So Laura, my personal queen of online shopping, made her selections – some in brands that had been promising but so far fruitless, some that Laura personally thought might yield results, and some based on the recommendations of the salesfolk and hikers with whom I had previously spoken – mainly, the suggestion that Second Wind had made over a hot fudge sundae.
I need to openly admit that I was wrong about gear talk being crock. Being in the field with other hikers of varied experience and learning about their gear has been nothing but positive and beneficial – I would even say crucial to our hike – and not at all as overwhelming or overrun with imposed opinions as I had expected before I was on trail. There is a saying that encourages hikers to find and do what works best for them – “Hike your own hike.” But it’s the instances in which the phrase is twisted to cast narrow-minded judgment on another’s choices (i.e. “I mean, HYOH, man… but…“) that turned me off to gear talk in the first place. When Second Wind heard my schpeel, she extended her leg and presented her sole choice in footwear, a nomination of a candidate in the search for mine – a pair of trail runners from Altra.
Fast forward to my fairytale, which was looking less like Cinderella and more like Goldilocks and the 20 Pairs of Trail Runners:
Upon their arrival I organized them by appearance – although I would be exhaustive in my sampling of each pair, I knew before lacing, before even placing on my feet, that some wouldn’t satisfy all my parameters.
Now, I won’t talk smack about any other brands – these were all well-made shoes, shoes I would be enthusiastic about wearing had I possessed less problematic podiatric peculiarities. I don’t want to negatively focus on what didn’t work for me – but I will say the list of rejects is far longer than the shoe that finally fit. If you’re reading this and want to know what didn’t work for me, please comment or send me a message so I can be more explicit – but first you need to know about Altras.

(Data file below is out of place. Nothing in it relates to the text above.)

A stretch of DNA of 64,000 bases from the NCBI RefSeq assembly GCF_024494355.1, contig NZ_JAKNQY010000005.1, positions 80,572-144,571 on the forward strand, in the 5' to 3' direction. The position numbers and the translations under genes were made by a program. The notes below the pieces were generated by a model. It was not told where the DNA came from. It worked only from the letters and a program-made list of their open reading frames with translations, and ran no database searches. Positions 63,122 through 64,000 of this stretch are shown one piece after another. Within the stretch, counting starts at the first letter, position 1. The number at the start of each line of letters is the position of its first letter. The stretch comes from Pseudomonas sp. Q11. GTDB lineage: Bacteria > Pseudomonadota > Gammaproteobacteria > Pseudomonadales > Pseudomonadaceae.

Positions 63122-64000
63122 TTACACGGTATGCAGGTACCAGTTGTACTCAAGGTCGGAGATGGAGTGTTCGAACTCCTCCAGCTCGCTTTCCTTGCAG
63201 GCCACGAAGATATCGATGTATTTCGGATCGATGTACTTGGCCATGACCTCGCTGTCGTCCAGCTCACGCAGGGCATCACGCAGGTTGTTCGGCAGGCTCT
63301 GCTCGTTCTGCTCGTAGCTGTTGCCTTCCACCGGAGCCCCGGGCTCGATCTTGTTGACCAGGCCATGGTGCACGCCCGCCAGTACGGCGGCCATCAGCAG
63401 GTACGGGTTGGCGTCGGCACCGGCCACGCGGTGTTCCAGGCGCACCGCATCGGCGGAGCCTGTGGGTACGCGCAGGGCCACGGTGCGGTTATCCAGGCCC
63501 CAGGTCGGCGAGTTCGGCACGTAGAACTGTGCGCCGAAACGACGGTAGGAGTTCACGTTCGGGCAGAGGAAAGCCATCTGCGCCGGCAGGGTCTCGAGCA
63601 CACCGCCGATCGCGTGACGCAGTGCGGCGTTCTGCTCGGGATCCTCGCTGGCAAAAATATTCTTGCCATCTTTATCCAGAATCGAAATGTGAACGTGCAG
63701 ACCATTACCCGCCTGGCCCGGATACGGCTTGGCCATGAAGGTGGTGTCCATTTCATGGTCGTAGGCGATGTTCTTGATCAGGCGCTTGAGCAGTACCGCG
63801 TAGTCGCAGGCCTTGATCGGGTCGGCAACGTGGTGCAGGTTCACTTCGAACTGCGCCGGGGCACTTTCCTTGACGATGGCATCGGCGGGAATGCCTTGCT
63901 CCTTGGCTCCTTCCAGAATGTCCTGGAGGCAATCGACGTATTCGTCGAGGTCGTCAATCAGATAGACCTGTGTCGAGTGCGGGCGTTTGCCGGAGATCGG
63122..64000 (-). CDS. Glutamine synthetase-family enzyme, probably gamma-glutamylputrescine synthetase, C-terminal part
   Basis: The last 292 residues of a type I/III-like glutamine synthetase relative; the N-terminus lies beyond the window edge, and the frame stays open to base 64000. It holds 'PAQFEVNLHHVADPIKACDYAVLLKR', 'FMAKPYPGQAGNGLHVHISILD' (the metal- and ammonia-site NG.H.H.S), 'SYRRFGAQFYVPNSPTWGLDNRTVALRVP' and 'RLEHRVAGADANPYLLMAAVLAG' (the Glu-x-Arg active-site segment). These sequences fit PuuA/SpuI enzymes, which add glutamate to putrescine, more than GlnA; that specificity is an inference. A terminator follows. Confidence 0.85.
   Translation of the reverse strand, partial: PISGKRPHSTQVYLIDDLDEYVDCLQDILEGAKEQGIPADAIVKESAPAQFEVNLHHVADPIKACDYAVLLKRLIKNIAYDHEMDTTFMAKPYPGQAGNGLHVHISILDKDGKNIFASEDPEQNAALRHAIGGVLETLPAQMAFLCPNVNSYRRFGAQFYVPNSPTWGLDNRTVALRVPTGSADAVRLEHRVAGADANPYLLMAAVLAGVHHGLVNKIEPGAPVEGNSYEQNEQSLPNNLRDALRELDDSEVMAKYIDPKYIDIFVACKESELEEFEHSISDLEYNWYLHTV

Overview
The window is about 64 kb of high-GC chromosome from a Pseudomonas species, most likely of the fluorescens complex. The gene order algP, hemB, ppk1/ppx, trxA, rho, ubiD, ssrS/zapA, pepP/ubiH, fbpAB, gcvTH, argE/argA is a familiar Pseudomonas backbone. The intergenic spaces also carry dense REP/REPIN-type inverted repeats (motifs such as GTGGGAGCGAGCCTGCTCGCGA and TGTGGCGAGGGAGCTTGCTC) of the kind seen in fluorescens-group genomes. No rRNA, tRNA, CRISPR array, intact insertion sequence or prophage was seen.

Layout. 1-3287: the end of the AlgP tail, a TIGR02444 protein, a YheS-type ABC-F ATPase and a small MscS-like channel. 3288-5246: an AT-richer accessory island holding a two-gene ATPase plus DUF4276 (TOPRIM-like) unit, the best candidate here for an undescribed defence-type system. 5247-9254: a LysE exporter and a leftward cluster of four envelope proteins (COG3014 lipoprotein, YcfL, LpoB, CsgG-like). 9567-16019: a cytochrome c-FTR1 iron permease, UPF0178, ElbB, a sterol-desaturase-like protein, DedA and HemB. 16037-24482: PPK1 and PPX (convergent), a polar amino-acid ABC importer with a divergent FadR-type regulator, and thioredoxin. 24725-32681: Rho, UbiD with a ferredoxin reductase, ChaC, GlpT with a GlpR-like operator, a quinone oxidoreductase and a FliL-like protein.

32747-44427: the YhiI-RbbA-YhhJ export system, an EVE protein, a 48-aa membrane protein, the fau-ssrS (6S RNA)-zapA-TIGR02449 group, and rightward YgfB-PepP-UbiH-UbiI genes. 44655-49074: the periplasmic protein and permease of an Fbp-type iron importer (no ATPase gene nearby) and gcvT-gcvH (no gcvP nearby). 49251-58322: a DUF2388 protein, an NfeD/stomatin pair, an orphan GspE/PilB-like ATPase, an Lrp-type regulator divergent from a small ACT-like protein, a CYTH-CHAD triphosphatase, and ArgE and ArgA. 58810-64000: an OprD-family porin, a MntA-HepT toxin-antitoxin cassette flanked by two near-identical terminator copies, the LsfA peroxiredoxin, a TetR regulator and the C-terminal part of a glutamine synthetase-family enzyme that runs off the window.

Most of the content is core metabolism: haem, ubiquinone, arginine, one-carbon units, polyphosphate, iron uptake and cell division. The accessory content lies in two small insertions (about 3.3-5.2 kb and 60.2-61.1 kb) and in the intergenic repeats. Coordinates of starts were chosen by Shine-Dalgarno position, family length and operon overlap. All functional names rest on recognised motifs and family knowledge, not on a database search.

The people at Altra had noticed, among many other things, the exact issue causing my grief – that the standard shape athletic shoes was not conducive of a natural foot shape (or at least not tailored for a foot like mine). The graphic on the packaging comparing their shape with that of the standard shoe illustrated my complaint to a T.
I tried on a men’s model first, as I had generally been having more success in shoes tailored for a broader, more “masculine” foot. My toes weren’t crowded, and the laces were already threaded to be locked – there was even rock protection built straight into the insole. The heel was a little wide, but in a more-than-manageable way. Was this seriously happening? Unbelievable was the only word for it after all the anguish of wearing and looking at ill-fitting footwear. I lunged for the brochure, wondering if it was possible I had found my match.
A page near the end of their booklet mentioned the models made for a female foot, which feature a narrower heel. Though still wary of these seemingly to-good-to-be-true statements, I unwrapped the Lone Peak 2.0’s.
They were just right.
I had only been fitting with my right foot, as the left was still cratered by the caustic blistering of the PI – but so amazing was the fit of the women’s Lone Peaks that I had to feel the full experience. And once they were on, that was it. The end. It was all over. After 250 miles I finally found the shoe for my thru. High fives were had.
Milam and I are returning to the trail tomorrow morning. Cheers to Laura, Second Wind, AirBnB, Zappos, and Altra for getting us back out there.
I can’t wait to muddy up these runners with, as they say at Altra, zero limits.